7. International Partnership for Human RightsEU-Uzbekistan Human Rights Dialogue: EU to raise key fundamental rights issues
  8. Nordic Council of MinistersNo evidence that social media are harmful to young people
  9. Nordic Council of MinistersCanada to host the joint Nordic cultural initiative 2021
  10. Vote for the EU Sutainable Energy AwardsCast your vote for your favourite EUSEW Award finalist. You choose the winner of 2019 Citizen’s Award.
  11. Nordic Council of MinistersEducation gets refugees into work
  12. Counter BalanceSign the petition to help reform the EU’s Bank

Latest News

  1. EU countries to halt arms sales to Turkey
  2. Nine Catalan separatist leaders given long jail terms
  3. Poland's right-wing ruler wins four more years
  4. EU powerless in new Syrian mayhem
  5. Hungarian opposition wins Budapest in blow to Orban
  6. New Dutch terror bill must not target aid workers
  7. EU proposes pesticide ban, but key documents still secret
  8. Brexit nail-biter and EU nominations This WEEK

Stakeholders' Highlights

  1. UNICEFChild rights organisations encourage candidates for EU elections to become Child Rights Champions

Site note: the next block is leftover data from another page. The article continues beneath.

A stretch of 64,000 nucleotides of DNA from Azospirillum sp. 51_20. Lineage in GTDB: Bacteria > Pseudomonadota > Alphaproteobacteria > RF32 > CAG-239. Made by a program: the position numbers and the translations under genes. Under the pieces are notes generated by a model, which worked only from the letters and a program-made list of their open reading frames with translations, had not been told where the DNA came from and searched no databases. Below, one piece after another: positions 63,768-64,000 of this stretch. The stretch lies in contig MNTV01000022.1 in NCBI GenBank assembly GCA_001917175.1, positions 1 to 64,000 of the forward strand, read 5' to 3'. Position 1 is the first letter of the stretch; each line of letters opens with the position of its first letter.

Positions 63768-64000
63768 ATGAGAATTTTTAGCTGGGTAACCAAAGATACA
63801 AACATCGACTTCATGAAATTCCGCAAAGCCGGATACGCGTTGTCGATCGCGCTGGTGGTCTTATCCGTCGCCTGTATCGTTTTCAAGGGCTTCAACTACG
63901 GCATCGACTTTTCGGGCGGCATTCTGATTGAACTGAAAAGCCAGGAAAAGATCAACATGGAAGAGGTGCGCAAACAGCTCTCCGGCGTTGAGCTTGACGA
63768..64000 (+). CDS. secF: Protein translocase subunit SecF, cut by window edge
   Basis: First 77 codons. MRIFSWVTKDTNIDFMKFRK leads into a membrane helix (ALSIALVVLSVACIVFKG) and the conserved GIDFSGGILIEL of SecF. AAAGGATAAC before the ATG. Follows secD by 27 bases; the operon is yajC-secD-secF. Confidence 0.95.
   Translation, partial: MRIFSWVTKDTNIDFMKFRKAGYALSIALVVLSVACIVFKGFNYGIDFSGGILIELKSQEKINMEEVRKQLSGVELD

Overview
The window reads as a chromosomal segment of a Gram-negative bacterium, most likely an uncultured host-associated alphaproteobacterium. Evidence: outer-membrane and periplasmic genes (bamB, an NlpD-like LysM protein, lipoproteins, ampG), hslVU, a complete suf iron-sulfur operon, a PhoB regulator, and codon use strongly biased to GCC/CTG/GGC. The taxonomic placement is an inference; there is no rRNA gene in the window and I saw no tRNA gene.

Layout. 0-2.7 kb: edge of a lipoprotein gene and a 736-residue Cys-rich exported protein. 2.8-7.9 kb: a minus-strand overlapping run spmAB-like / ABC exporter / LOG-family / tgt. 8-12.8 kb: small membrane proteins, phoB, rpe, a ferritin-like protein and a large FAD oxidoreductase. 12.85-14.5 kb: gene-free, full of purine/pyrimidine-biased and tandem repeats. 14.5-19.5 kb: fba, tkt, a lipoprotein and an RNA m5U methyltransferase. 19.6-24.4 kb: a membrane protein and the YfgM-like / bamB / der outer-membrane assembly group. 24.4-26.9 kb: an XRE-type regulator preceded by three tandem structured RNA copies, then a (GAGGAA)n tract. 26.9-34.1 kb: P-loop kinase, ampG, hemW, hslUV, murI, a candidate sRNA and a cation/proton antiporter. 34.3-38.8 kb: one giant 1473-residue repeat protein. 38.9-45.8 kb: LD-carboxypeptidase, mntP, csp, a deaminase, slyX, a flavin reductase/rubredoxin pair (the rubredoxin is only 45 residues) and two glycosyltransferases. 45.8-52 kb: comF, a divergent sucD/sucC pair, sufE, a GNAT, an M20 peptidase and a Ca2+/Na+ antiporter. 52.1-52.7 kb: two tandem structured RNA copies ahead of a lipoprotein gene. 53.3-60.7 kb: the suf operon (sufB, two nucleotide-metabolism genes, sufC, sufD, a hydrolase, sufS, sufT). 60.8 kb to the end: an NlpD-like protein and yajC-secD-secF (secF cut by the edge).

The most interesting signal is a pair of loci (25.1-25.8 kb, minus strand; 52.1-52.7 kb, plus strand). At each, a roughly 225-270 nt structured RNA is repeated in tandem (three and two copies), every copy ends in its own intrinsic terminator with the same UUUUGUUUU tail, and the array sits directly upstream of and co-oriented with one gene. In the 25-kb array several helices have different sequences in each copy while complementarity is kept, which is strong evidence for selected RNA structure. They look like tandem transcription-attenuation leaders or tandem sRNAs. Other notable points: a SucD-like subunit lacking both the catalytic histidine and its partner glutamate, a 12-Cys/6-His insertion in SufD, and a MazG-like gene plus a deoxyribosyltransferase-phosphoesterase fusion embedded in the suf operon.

2. UNESDAUNESDA Outlines 2019-2024 Aspirations: Sustainability, Responsibility, Competitiveness
  3. Counter BalanceRecord citizens’ input to EU bank’s consultation calls on EIB to abandon fossil fuels
  4. International Partnership for Human RightsAnnual EU-Turkmenistan Human Rights Dialogue takes place in Ashgabat
  5. Nordic Council of MinistersNew campaign: spot, capture and share Traces of North
  6. Nordic Council of MinistersLeading Nordic candidates go head-to-head in EU election debate
  7. Nordic Council of MinistersNew Secretary General: Nordic co-operation must benefit everybody
  8. Platform for Peace and JusticeMEP Kati Piri: “Our red line on Turkey has been crossed”
  9. UNICEF2018 deadliest year yet for children in Syria as war enters 9th year
  10. Nordic Council of MinistersNordic commitment to driving global gender equality
  11. International Partnership for Human RightsMeet your defender: Rasul Jafarov leading human rights defender from Azerbaijan
  12. UNICEFUNICEF Hosts MEPs in Jordan Ahead of Brussels Conference on the Future of Syria

Join EUobserver

Support quality EU news

Join us